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πŸ‘‹πŸ» Welcome to this week's edition of TimeMachiner. Thanks for subscribing and checking out my work. I'm so happy you're here.

The internet is a fickle place. We hear a lot right now about Twitter and ChatGPT and NFTs and crypto. Are those fads or the "next big thing"? Hard to tell right now, but one fun thing to do is to look back at what things heralded as the future of something and fizzled real quick.

Path is an interesting one. The defunct social network was founded on a simple premise: you could only have 50 friends. The idea was you never really knew that many people in real life. If you only were friends with people on Path that were close enough IRL, you would share more and share interesting things. Path hit with a splash but was acquired a year after its debut and shut down in 2018.

I know 3D Printing will be a controversial inclusion. But hear me out. As someone who owns a 3D printer, I can see how great it is. But I am painfully aware of its shortcomings. The concept of "printing" anything you need is fantastic. For small parts that break in things, 3D printing is amazing. You can make a single item to replace a No Longer Available part or parts that are too expensive to buy. But it's a hobbyist's toy at most. Dialing in print detail, leveling print beds, learning design software, etc, etc. It's never something everyday people will use. It is slow, prints can easily go off the rails mid-print causing one to start over, and just a pain in the butt. Mine sits in a corner collecting dust because the use cases for it aren't worth the work needed to make it work.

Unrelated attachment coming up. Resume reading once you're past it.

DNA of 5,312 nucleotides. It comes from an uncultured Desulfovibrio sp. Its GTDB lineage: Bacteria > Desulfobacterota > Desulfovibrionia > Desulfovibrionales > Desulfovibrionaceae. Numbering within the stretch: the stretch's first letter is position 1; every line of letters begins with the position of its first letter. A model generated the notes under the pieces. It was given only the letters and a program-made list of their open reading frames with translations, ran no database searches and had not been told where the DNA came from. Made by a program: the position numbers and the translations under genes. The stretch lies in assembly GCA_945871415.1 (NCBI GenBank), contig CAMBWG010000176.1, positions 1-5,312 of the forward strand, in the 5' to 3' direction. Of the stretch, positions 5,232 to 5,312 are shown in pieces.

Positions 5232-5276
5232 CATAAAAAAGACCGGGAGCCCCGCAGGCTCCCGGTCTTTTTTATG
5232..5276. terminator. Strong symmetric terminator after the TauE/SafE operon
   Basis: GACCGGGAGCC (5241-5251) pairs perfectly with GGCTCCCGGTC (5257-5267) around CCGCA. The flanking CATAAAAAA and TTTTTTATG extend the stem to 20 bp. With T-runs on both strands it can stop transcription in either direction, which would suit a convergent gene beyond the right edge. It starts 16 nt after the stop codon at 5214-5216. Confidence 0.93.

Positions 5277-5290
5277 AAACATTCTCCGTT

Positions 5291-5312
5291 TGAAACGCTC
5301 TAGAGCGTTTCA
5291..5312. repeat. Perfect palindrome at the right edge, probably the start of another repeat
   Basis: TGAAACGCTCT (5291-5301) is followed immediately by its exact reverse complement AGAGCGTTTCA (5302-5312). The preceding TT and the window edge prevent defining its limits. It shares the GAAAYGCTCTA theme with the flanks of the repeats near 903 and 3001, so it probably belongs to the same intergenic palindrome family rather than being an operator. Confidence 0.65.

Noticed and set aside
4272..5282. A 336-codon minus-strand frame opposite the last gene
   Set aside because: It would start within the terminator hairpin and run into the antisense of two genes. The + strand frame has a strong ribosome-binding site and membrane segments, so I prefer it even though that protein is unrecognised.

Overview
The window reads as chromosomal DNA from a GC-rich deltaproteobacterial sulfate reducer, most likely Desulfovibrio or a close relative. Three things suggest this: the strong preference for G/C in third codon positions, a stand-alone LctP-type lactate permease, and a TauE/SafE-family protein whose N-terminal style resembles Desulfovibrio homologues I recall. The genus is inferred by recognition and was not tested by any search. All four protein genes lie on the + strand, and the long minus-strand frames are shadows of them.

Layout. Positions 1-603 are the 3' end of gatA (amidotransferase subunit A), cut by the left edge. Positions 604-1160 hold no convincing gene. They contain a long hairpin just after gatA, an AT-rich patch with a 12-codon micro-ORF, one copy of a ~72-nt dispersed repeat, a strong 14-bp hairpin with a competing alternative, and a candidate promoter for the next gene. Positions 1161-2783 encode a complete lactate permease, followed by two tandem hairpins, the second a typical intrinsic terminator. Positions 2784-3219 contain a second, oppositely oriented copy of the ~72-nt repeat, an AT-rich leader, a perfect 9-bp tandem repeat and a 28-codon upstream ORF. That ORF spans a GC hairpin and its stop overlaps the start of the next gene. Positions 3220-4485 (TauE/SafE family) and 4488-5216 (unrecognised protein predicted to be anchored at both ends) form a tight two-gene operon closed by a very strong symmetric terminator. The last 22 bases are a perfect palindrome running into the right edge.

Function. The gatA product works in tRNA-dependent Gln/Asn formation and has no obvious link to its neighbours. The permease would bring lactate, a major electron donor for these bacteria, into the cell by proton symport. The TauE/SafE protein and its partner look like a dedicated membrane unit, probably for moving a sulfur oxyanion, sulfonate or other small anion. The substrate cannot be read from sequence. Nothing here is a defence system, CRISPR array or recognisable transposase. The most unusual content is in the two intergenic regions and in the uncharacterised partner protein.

Remember WebTV? If there was a product that was as 90s as it gets, this is it. The idea was sound: browse the internet on your TV instead of buying a costly computer. It was a simple box you plugged into your TV with a made-for-TV interface. But the price of the tech and the rapidly-dropping price of computers (especially from eMachines) ensured WebTV never got off the ground. Maybe this could be a future issue of my defunct Longform articles if I revive those. πŸ˜‰

This list could go on for a long time, but the common denominator is this: there is a great inability to see around corners and predict where things will go. The world is unpredictable on its own and then when you layer the rapid pace of technological innovation on top of it, you get the biggest of X factors. Perhaps a year from now the big ideas from only a year ago will reveal themselves to be hits or failures. We shall see.

For now, that is all I have. I hope you have a great week.


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In 1961 two hydrogen bombs were accidentally dropped over North Carolina. A glitch prevented them from detonating. Source

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